And remember the purpose of a magazine website: To sell subscriptions. And what you see first thing upon arrival at Newyorker.com – big, red and first in the navigation bar?
A hybrid similar to Newyorker.com is Wired.com. Compare its magazine page to a more traditional magazine website, Makezine.com. Wired, like The New Yorker, takes you to a table of contents, from which you can access every article. Make has a TOC, but you can’t get the article; you get an excerpt, and subscribers have to download the entire issue as a PDF.
And because it is also dedicated to issues of its publication, the newsletter model can also include issues in a downloadable or HTML format. Examples of these sites include First Class Flyer and Canadian Edge.
Features of the Magazine subscription website business model
|Who Pays||MIU||Frequency||% UGC||Authors||Taxonomy||Homepage|
Magazine vs. newsletter vs. periodical
Since there are many similarities between the magazine, newsletter and periodical subscription websites, let me point out how they differ.
|Who Pays||MIU||Frequency||% UGC||Authors||Taxonomy||Homepage|
Here are the attributes to consider when building a website that distinguishes between magazine, newsletter and periodical sites.
Who pays: Both magazine and newsletter websites rely on subscription sales for a large part of their revenue. A periodical, as I mentioned in my post about those sites, can sell subscriptions, sell advertising, or do both.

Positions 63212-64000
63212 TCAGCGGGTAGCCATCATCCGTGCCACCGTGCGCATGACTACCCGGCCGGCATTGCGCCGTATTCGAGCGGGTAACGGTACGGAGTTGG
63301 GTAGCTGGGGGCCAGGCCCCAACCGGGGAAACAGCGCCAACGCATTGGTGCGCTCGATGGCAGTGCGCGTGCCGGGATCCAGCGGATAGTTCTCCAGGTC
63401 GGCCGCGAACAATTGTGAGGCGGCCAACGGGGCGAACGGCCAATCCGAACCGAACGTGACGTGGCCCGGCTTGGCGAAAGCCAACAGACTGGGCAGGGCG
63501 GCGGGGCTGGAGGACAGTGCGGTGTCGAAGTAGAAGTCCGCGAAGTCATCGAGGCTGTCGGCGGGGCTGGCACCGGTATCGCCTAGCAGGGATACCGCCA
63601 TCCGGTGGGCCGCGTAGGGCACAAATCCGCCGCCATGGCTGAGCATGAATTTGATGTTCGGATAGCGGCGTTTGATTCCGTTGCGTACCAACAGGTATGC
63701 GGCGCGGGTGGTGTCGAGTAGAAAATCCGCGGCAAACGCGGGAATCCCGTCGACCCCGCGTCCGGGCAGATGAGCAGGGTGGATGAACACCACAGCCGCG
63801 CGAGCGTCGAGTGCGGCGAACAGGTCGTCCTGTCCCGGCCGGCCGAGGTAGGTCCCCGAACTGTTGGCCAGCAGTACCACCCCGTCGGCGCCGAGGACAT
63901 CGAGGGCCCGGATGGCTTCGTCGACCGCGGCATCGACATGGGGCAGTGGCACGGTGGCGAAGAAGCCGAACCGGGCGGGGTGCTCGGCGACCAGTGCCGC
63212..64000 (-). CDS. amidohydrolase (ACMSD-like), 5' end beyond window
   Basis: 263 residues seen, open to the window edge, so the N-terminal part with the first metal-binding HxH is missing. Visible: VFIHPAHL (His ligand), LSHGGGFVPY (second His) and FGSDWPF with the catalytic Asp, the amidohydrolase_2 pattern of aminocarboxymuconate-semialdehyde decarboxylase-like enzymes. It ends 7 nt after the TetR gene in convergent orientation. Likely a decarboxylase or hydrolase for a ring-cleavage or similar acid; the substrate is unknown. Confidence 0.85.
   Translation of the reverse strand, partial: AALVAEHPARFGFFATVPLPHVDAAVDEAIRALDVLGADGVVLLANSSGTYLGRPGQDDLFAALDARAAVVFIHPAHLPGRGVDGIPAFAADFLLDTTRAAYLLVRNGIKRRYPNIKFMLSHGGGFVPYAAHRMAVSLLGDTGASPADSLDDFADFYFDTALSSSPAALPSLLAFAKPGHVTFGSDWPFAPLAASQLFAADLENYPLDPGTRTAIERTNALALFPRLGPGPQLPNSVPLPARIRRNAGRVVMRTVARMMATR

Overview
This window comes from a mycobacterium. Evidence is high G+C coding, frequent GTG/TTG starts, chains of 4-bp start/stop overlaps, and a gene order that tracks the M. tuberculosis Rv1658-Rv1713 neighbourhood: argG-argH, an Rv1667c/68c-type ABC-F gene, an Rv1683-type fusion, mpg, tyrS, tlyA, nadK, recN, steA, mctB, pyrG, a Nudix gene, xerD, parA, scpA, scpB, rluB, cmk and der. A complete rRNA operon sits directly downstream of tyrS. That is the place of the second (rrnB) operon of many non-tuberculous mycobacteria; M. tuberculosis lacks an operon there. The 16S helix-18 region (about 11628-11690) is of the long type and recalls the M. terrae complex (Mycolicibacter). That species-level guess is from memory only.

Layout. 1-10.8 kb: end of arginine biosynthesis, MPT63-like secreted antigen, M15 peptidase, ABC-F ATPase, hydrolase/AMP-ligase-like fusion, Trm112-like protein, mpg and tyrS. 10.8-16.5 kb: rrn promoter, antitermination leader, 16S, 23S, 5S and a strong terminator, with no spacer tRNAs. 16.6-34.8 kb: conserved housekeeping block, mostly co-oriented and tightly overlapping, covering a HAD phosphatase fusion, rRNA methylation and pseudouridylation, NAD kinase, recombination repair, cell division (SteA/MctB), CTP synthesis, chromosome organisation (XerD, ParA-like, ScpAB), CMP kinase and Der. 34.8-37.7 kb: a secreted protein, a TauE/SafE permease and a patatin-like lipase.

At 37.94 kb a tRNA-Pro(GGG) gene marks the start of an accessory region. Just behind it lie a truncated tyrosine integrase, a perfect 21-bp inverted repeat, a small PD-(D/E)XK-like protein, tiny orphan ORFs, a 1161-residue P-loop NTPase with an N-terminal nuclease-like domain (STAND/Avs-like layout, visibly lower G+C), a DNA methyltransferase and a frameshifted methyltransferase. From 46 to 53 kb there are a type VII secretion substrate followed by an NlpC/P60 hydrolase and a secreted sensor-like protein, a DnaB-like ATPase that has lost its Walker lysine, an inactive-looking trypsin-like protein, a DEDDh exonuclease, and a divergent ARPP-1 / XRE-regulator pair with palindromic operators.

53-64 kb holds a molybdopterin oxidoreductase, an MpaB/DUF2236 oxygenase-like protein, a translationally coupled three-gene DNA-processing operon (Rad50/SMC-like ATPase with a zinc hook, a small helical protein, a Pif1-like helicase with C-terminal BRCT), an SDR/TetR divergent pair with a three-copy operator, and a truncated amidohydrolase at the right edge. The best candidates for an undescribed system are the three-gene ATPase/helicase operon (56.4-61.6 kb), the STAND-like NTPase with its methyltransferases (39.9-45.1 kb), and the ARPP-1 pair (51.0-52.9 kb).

MIU: For all three similar websites, the MIU is an article.
Frequency: A periodical is updated often, usually on an hourly or daily news cycle. Newsletter and magazine websites are generally updated only when a new issue is published. However, if these websites are paired with a portal or blog, the portal itself might feature daily news, such as that at LEDs.com.
% UGC/Content generation: Magazine and newsletter sites have very little user-generated content, with most of the content produced by the publisher, while periodical sites may have some in the form “man on the scene” reporting and the like.
Authors: Magazine and periodical sites have many authors, while newsletters generally have only a few, or even just one.
Taxonomy: The periodical site is organized by subject, while magazine and newsletter sites are organized by issue, since they’re focused on the publications themselves.
Homepage: All three subscription website models are focused on “what’s new,” that is, the latest issue on magazine and newsletter sites, or by the latest articles in each subject, on a periodical site.
As I noted above, another major difference is the focus of a magazine website on selling subscriptions to the magazine. Newsletter websites also want to sell subscriptions to the newsletter. A periodical website, however, is selling a subscription to the website itself.
With the advent of mobile publishing, it’s less necessary for magazine publishers to make their issues available for reading or for download on their websites. However, if you’re still reluctant to go the digital magazine route (and we don’t recommend this, to be clear), the magazine subscription website model might be the one for you.
Of course we always recommend that such sites be paired with a portal or blog to engage non-subscribes, and, as I mentioned just last week, to get some content out from behind a paywall where Google can crawl it and drive traffic.
Are there any other examples of magazine subscription websites you’re familiar with? What do you think are the pros and cons of this model?